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2024 Volkswagen Tiguan Review

9 / 10
15 April 2024
2024 Volkswagen Tiguan driving

A screen-heavy interior and Touareg-inspired looks greet buyers of the new 2024 Volkswagen Tiguan.

Elsewhere, most of the outgoing car’s strengths have been retained. It’s immensely practical, middling to drive and plushly trimmed.

What we like:
  • Responsive infotainment screen
  • Fantastically practical
  • Refined at speed
What we don't like:
  • Gruff-sounding petrol engine
  • Road noise
  • Generic styling

Should I buy a Volkswagen Tiguan?

A new Volkswagen Tiguan is a landmark occasion – this is only the third time an all-new model has been revealed since 2007. The Tiguan is Volkswagen’s bread and butter, more so than the Golf – the Tiguan has been the firm’s best-selling model globally since 2017. It’s one of the family SUVs to beat. No pressure for this new one then.


So, what’s new? Obviously the styling has been updated, but it doesn’t stray too far from what we’ve come to expect from VW SUVs – a blocky, conservative front end and a few choice creases in the body work to stop it looking like a fridge. At the rear, the new Tiguan looks quite a lot like the range-topping Touareg SUV, despite costing significantly less.


Inside, the changes are more wide-ranging. Chiefly, the infotainment system has had a seriously thorough and much-needed overhaul. There are recycled material trims here and there and a column-shift gear selector, which takes a little getting used to.


Under the bonnet, a new plug-in hybrid engine offers up to 70 miles of electric range – enough to get the average commuter to work and back without using a drop of petrol. And it’ll fast-charge, unlike most PHEVs. Essentially, then, every area of the Tiguan has been scrutinised and reworked. The changes all add up, and the latest Tiguan is still one of the best family SUVs on sale.

Interior and technology

Climb into the Tiguan and up to 15 inches of infotainment screen sit proudly in the centre of the dashboard. That’s the same size as the Tesla Model 3’s screen, and getting on for double what you got in the last-shape Tiguan. As such, the Tiguan has had a full interior redesign, with many buttons and dials being vanquished in the pursuit of modern, minimalist style.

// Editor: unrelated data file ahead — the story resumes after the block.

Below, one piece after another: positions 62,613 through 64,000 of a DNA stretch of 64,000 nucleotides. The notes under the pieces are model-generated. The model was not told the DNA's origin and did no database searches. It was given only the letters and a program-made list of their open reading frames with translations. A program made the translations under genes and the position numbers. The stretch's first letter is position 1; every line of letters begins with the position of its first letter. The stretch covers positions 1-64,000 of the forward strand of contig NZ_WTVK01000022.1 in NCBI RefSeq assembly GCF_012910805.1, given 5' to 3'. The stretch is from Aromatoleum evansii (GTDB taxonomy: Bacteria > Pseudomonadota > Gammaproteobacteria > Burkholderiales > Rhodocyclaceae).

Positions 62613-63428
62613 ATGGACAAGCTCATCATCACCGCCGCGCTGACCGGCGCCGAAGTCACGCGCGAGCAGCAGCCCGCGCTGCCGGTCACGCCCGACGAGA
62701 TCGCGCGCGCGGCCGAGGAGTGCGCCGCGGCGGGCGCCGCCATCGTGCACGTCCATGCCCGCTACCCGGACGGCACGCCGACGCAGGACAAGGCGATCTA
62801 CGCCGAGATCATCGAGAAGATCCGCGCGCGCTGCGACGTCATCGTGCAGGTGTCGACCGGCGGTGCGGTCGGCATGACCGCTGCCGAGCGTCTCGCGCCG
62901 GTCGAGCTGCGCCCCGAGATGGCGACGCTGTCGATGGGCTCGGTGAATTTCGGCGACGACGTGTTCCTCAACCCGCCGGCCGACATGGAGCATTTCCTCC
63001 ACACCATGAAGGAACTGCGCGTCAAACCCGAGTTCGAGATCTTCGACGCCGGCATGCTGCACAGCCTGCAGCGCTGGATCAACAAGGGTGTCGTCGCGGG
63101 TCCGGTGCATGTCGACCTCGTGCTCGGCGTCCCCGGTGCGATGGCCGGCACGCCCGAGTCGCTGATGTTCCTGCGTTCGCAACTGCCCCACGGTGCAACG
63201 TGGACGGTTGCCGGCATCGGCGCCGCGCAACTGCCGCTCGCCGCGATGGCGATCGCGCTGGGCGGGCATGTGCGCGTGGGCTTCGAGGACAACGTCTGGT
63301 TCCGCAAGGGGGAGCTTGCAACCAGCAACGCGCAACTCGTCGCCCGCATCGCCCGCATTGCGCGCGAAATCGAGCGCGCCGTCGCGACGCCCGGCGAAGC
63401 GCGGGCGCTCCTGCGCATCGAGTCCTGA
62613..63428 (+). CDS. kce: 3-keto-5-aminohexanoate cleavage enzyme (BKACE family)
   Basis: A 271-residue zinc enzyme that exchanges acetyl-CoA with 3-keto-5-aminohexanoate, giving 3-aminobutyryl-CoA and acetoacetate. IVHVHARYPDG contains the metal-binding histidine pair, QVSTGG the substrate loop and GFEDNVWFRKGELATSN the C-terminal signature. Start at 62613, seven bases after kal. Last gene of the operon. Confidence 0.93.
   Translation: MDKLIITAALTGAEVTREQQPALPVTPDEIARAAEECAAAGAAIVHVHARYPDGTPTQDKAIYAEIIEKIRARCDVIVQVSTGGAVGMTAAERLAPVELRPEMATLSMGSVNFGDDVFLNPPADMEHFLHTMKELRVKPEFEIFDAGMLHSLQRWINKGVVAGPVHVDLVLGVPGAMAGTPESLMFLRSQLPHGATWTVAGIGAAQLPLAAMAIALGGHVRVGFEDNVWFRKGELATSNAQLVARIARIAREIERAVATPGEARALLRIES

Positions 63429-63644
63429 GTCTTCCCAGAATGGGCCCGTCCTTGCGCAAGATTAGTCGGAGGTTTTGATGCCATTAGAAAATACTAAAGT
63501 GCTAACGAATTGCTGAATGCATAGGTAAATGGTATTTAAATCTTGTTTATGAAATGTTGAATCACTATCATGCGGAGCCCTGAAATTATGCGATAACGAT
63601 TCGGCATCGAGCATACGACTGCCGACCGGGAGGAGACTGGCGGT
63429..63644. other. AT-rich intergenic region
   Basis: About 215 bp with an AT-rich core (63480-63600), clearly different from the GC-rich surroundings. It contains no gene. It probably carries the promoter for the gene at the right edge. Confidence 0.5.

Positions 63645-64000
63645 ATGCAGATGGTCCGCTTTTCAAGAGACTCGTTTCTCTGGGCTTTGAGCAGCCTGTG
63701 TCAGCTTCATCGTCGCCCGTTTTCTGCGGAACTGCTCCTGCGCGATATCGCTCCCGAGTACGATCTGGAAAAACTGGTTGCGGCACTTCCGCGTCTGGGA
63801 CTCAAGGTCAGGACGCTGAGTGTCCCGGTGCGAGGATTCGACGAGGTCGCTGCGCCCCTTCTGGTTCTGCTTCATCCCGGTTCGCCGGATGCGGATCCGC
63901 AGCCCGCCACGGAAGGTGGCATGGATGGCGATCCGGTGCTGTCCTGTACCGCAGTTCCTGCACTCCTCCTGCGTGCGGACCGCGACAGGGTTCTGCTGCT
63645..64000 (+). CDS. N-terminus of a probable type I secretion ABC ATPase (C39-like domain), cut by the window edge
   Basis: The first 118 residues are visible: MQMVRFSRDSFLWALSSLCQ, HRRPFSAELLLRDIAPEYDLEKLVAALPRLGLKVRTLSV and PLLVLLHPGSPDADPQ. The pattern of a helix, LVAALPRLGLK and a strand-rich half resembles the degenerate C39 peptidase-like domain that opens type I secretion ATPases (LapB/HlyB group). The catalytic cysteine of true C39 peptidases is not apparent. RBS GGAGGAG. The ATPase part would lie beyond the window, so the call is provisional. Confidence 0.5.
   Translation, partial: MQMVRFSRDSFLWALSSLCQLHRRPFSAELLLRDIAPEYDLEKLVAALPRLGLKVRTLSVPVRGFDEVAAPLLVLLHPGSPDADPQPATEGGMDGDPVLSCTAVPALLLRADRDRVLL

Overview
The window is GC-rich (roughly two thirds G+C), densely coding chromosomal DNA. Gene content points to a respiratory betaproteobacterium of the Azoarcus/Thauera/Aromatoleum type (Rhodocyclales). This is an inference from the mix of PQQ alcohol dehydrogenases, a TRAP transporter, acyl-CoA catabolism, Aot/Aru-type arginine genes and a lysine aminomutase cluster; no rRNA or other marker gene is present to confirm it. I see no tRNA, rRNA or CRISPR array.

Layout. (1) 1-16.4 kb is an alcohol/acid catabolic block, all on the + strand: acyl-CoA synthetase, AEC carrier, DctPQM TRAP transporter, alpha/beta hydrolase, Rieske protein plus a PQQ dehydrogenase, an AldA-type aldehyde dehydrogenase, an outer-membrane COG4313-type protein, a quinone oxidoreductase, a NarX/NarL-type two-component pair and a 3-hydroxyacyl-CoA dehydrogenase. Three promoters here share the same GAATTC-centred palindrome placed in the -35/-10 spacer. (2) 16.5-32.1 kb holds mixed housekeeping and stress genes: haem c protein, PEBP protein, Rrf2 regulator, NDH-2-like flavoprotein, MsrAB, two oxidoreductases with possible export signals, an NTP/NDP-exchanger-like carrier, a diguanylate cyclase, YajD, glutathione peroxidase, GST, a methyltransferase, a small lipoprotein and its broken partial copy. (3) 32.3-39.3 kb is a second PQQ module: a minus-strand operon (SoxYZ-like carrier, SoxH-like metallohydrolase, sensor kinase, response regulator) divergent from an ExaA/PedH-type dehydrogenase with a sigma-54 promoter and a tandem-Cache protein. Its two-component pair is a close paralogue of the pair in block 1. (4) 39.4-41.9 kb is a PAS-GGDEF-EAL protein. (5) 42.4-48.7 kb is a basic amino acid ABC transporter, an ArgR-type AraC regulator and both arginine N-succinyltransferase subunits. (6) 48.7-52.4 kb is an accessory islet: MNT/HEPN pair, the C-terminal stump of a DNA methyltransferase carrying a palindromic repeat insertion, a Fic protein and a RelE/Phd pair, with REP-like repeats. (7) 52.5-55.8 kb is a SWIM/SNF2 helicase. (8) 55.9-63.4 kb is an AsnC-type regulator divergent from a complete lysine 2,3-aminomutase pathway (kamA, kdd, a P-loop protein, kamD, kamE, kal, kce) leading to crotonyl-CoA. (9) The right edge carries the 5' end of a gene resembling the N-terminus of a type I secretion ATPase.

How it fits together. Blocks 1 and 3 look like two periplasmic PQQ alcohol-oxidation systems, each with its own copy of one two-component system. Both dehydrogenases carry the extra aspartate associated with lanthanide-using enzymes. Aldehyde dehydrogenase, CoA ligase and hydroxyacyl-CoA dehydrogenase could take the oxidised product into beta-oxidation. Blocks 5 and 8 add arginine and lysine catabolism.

With such a reliance on screens, it’s reassuring that Volkswagen has put in the work to make the infotainment system function as it should. Not something we’ve been able to say about recent VWs, which have been occasionally glitchy. It reacts with the instant responses of a wizened kung fu master and is, thankfully, much easier to navigate around than before. The home screen is configurable to show regularly used functions, and there’s an app screen with all your main functions in one place.

Practicality

The new Tiguan is just 3cm longer than the outgoing model, but that 3cm has been used wisely. Half a centimetre has been added to the wheelbase – the distance between the front and rear wheels – and, while you’re not going to notice that, it has freed up marginally more passenger space than before.


Even if you’ve been standing in manure all your life and are as tall as a sunflower, you’ll have plenty of room in the Tiguan. Legroom is great, so’s headroom, and there’s room for three adults to squeeze across the back row, with the middle-seat passenger sitting astride a tall but thin transmission tunnel. What’s more, the back seats are reclinable from fully upright to full La-Z-Boy spec, making it easy to get comfortable on long journeys.


Up to 652 litres of boot space is available, putting the Tiguan right towards the top of the family SUV class in this respect.

Engines and performance

Not much seems to have changed in the engine department – there’s still a diesel engine, even in this day and age, plus a couple of petrol engines with mild-hybrid assistance and a plug-in hybrid.


The latter is more obviously improved over the last-generation Tiguan. With a bigger battery, the Tiguan eHybrid can now manage more than double the range of its predecessor, and 50kW fast-charging means you can top up on the go without holding everyone up.


The Tiguan’s new, smoother styling is good for efficiency, too, and we’re told that the eTSI mild-hybrid petrol engine is now 8% more efficient than before. Something to tell the cashier at Waitrose. But the changes do seem to have made an effect – VW quotes 43.2mpg for this engine, a figure we matched on our mixed-route test drive.

Driving and comfort

We’d expect the mild-hybrid petrol engine to be the big seller among private buyers, so it’s a bit of a shame that the engine is quite vocal. It produces a gruff, almost diesel-like sound when you ask for more power. At the same time, there’s a noticeable amount of road noise that doesn’t quite blend into the background enough of the time.


The 1.5-litre eTSI petrol engine has been given some attention, too, and it now feels more responsive than before. A quicker steering rack has improved the car’s agility and willingness to change direction, while body roll only kicks in when you steam into a corner too fast. Generally, the Tiguan feels every bit as stable as you’d hope from a sensible family SUV.

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